The drop-in, drop-out bash runs for the full day, from 7:45am to midnight, at the Grassmarket Community Centre in Edinburgh and has been organised by John Sturrock, the mediator and chief executive of Core Solutions.
Business folk involved include Jane Wood, chief executive of Scottish Business in the Community; Josh Littlejohn, the social entrepreneur and founder of the Social Bite sandwich chain; and property guru Dan Macdonald, boss of Macdonald Estates and founder of business organisation N56. A string of political figures will also make an appearance at events ranging from a “breakfast conversation” to a “midnight vigil”.
Sturrock tells the Business Desk: “This is not about Yes or No, but how we live and work together, irrespective of the outcome on 18 September.
“For some people, the campaign has sometimes seemed to be more about fixed positions and point-scoring than discussing the kind of Scotland we all want to live in. We think there is a different way of doing it.”
The mediator may have his work cut out keeping the warring factions apart…
No frying that pizza, now
Pizza Hut UK’s head of operations, Mike Spencer, is busy overseeing a £1.7 million investment into the chain’s Scottish restaurants as it seeks to grab a larger slice of the “casual dining” market.
As well as giving its sites an American diner-themed revamp, the group is introducing deep fat fryers into its kitchens to offer customers the likes of onion rings and French fries to accompany their Hawaiians or Pepperoni Feasts.
But Spencer tells the Business Desk that the firm is unlikely to embrace one particular staple of the Scottish diet: the deep-fried pizza.
“Our pan pizza is famous for its taste and quality, and that’s certainly a favourite of the Scottish market,” he says. “We won’t deep fry that pizza.”
Mind your language…
Setting up a business base in an emerging economy can get quite “Wild West-y”, according to Lingo24 boss Christian Arno.
The entrepreneur, who set up his high-tech translation business in 2001, delighted members and guests of the Marketing Society with his anecdotes.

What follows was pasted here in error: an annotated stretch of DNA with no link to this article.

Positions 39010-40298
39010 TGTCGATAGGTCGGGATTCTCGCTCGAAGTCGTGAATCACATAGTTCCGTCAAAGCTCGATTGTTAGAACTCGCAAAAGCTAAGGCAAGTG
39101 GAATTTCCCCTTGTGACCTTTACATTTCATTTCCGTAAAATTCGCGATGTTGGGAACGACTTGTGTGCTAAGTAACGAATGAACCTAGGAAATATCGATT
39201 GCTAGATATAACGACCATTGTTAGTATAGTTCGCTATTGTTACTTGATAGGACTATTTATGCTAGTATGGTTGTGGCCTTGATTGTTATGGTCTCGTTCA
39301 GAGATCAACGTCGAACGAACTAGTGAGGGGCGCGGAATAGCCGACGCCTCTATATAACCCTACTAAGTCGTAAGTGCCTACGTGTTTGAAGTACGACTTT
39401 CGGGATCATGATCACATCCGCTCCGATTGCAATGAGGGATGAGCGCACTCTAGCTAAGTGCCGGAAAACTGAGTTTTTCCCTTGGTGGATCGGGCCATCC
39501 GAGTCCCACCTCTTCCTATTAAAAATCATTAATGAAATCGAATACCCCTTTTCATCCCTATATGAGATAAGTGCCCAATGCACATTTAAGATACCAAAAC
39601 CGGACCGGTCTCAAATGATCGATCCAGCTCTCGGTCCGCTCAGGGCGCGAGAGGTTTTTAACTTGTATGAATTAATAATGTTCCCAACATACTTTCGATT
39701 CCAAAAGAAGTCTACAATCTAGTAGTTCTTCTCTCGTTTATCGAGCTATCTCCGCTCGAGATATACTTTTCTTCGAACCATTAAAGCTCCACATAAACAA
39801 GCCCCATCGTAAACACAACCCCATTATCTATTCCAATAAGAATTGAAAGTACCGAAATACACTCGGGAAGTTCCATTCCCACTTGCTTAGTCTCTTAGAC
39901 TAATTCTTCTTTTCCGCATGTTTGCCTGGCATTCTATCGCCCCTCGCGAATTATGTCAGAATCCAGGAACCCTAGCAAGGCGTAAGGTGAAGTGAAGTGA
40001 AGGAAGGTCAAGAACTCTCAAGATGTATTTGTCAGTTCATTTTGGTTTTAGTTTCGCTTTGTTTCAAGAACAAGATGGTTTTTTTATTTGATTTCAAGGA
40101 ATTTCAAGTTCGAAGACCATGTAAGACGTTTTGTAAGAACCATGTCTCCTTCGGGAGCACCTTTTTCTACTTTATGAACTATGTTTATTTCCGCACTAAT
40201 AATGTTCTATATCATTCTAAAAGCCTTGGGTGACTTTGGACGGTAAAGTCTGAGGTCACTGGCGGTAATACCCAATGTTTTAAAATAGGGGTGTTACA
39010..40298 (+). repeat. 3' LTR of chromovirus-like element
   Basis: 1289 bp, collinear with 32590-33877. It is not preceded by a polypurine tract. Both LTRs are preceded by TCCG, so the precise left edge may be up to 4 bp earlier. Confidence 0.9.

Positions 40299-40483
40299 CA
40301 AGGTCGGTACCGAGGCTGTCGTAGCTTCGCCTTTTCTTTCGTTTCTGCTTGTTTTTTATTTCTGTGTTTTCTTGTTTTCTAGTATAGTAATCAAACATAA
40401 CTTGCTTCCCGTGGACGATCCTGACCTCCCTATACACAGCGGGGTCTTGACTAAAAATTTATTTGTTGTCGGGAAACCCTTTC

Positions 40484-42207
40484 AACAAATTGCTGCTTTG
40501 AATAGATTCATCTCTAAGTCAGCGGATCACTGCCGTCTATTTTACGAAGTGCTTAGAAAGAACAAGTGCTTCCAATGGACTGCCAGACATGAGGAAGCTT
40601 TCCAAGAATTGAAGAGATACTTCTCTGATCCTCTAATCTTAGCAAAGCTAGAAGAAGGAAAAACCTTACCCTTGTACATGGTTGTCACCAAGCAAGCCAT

As speaker at the latest Albion Dinner, held at The Bonham in Edinburgh, he regaled the diners with tales of building the firm’s operations in Panama and Romania.
“We did actually manage to recruit a convicted murderer at one point,” he recalled, adding: “It wasn’t in the job description – or on his application – but we found out after he left.
“I was also threatened by a gypsy overlord in Romania. He was going to take my life unless I sold a property at a price he wanted.”
Arno carried on his tale without revealing anything further, before VisitScotland’s Helen Campbell finally asked the question on everyone’s lips. Apparently, the gypsy king got his deal.
Scotland’s first “digital business accelerator” launches on Wednesday, with entrepreneur Danny Meaney and some of his backers making presentations at the Up event at Creative Exchange.
Meaney, who developed the concept based on his experience of running a chain of incubators and knowledge of the TechCity development in London, says the firm will plug start-ups and spin-outs into the world’s digital revolution.
The Edinburgh accelerator is launching at the same time as a sister venture in Manchester, after Meaney identified the cities as presenting prime opportunities for early-stage investors looking to escape London prices.